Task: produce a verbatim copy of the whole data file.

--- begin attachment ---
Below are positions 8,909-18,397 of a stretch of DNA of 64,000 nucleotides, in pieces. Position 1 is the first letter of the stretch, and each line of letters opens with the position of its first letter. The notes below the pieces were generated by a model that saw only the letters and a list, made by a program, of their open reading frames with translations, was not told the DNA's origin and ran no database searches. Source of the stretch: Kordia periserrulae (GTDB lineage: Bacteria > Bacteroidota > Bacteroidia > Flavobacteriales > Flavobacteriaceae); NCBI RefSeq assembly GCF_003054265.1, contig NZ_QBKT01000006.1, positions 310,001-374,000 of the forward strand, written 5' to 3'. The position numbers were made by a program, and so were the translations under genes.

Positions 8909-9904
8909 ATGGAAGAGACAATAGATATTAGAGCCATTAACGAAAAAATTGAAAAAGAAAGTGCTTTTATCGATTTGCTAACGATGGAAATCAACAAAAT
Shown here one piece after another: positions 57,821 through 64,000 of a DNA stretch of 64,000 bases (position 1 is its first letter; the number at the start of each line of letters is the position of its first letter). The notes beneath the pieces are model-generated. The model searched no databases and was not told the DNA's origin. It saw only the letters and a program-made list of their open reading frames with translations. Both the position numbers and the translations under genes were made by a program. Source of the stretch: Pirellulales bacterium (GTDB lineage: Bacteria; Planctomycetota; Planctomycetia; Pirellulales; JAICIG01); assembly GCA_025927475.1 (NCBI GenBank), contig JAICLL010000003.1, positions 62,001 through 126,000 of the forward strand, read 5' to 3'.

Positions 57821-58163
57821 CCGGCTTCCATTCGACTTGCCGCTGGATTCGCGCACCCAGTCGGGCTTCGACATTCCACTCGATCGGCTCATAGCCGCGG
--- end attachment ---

Below are positions 8,909-18,397 of a stretch of DNA of 64,000 nucleotides, in pieces. Position 1 is the first letter of the stretch, and each line of letters opens with the position of its first letter. The notes below the pieces were generated by a model that saw only the letters and a list, made by a program, of their open reading frames with translations, was not told the DNA's origin and ran no database searches. Source of the stretch: Kordia periserrulae (GTDB lineage: Bacteria > Bacteroidota > Bacteroidia > Flavobacteriales > Flavobacteriaceae); NCBI RefSeq assembly GCF_003054265.1, contig NZ_QBKT01000006.1, positions 310,001-374,000 of the forward strand, written 5' to 3'. The position numbers were made by a program, and so were the translations under genes.

Positions 8909-9904
8909 ATGGAAGAGACAATAGATATTAGAGCCATTAACGAAAAAATTGAAAAAGAAAGTGCTTTTATCGATTTGCTAACGATGGAAATCAACAAAAT
Shown here one piece after another: positions 57,821 through 64,000 of a DNA stretch of 64,000 bases (position 1 is its first letter; the number at the start of each line of letters is the position of its first letter). The notes beneath the pieces are model-generated. The model searched no databases and was not told the DNA's origin. It saw only the letters and a program-made list of their open reading frames with translations. Both the position numbers and the translations under genes were made by a program. Source of the stretch: Pirellulales bacterium (GTDB lineage: Bacteria; Planctomycetota; Planctomycetia; Pirellulales; JAICIG01); assembly GCA_025927475.1 (NCBI GenBank), contig JAICLL010000003.1, positions 62,001 through 126,000 of the forward strand, read 5' to 3'.

Positions 57821-58163
57821 CCGGCTTCCATTCGACTTGCCGCTGGATTCGCGCACCCAGTCGGGCTTCGACATTCCACTCGATCGGCTCATAGCCGCGG